A News Commentary by Doug Draper
Posted March 29th, 2019 on Niagara At Large
Niagara, Ontario – Henry D’Angela, a former Niagara regional councillor for Thorold, has been appointed by the Region’s Council to serve for the rest of the 2018 to 2022 council term as a citizen member on the Niagara Police Services Board.
D’Angela (whose last name ends with an ‘a’ and should certainly not be mistaken for the Region’s now former and very controversial CAO Carmen D’Angelo) served on the Police Services Board prior to 2014, when he was on the Region’s council and Gary Burroughs, who also sat on the board, serviced as the council’s Chair.
D’Angela ran and lost in last October’s municipal election to a strong-showing Terry Ugulini in a bid to serve as Thorold’s mayor for a second time during his time in municipal politics that goes back two decades.
During his last term as a regional councillor, he was one of only a handful on the last council who, in October 2016, voted against hiring Carmen D’Angelo, who was CAO of a problem-plagued Niagara Peninsula Conservation Authority (NPCA) at the time, to the position of the Region’s CAO under then regional chair Al Caslin – a hiring that has remained a subject of controversy ever since.
D’Angela also publicly clashed with elected member of the last Police Services Board, including Calsin, then Port Colborne regional councillor David Barrick and the police board’s then chair, Niagara Falls regional councillor Bob Gale, over a 2017 board decision not to allow Niagara Region’s then Police Chief Jeff McGuire not to complete the final few years of his contract – a decision that cost Niagara taxpayers at least $870,000.
Niagara’s current regional council voted to appoint D’Angela, who put his name in for the position, to the police board at a council meeting this March 28th.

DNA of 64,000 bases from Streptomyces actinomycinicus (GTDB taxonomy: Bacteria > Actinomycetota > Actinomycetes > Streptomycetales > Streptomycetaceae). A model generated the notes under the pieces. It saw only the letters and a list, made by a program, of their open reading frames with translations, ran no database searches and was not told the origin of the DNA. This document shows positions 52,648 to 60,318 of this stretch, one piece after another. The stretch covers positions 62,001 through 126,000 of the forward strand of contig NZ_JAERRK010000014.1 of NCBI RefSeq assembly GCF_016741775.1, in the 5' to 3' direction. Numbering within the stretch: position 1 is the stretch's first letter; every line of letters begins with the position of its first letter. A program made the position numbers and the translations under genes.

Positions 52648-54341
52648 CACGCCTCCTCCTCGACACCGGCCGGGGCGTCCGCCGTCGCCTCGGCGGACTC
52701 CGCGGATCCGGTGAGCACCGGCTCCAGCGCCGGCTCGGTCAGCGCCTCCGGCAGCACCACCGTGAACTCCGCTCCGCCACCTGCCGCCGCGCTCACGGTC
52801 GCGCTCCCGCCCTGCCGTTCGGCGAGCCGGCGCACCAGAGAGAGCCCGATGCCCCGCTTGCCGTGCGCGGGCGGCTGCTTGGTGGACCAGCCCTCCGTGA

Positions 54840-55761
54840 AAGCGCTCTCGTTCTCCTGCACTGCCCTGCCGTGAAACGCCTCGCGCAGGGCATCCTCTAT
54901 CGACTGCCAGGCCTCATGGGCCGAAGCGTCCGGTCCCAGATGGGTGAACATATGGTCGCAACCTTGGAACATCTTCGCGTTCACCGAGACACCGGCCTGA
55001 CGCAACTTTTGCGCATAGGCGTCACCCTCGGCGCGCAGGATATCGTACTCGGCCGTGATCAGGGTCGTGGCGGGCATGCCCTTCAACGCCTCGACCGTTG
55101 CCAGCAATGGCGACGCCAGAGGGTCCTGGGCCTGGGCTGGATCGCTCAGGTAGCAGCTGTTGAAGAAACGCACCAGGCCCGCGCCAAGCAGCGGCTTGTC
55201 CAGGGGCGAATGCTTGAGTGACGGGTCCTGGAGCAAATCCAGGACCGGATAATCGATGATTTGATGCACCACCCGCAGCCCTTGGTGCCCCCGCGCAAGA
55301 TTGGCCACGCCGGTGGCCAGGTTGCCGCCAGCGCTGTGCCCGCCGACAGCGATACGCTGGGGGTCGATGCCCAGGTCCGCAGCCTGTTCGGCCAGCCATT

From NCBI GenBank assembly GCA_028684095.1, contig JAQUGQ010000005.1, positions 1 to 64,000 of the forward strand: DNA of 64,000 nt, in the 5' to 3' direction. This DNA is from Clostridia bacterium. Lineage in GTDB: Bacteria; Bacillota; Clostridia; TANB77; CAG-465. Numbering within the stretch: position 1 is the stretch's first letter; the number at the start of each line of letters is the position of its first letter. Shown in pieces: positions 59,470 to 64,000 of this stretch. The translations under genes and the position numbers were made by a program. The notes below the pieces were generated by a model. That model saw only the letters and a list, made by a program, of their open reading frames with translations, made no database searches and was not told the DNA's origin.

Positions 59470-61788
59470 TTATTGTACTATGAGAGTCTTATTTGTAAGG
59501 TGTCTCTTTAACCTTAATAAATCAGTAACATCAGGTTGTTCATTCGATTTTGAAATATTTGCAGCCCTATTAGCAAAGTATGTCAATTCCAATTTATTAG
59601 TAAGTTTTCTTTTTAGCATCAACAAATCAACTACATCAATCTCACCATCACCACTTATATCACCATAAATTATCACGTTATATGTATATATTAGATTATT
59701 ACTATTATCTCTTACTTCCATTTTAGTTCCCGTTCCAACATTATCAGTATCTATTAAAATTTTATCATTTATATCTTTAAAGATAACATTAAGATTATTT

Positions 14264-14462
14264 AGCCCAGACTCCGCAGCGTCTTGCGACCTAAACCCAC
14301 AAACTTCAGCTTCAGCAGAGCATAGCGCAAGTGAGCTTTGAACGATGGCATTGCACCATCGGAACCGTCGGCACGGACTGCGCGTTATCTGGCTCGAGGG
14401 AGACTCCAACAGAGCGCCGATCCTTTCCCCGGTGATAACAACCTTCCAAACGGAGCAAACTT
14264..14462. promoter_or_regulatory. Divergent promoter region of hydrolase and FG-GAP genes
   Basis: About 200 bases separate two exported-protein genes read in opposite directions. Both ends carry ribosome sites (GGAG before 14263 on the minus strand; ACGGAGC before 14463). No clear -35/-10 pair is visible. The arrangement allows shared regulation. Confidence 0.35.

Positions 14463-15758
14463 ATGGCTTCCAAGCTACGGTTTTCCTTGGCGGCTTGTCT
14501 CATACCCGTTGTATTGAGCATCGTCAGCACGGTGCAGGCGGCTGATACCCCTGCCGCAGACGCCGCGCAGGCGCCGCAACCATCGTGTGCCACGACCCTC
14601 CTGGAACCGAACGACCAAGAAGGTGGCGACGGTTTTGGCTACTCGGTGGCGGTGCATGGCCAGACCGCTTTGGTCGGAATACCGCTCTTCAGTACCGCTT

Now Angela comes back to the police board as its one and only citizen member, with three members, Tara McKendrick, Vaugn Stewart and Ken Gansel, who now serves as the board’s chair, appointed by the province, and with three elected members, Port Colborne Mayor Bill Steele, Wainfleet Mayor Kevin Gibson and Gale, whose return to the board following a vote by a majority on the Region’s current council this past December, baffled and bothered a number of Niagara area citizens.
D’Angela, a professional accountant by trade, comes on the police board weeks after it was learned that there are only a few cents – literally pennies – left in the Niagara police department’s reserve fund (rainy day money that should total into at least the hundreds of thousands of dollars) from the last term of council.
So it is good to have at least one more person on the new police board who knows how to count money and who may have much more of an appreciation for why you don’t go using up most or all your reserve funds to make your overall bottom line look good.
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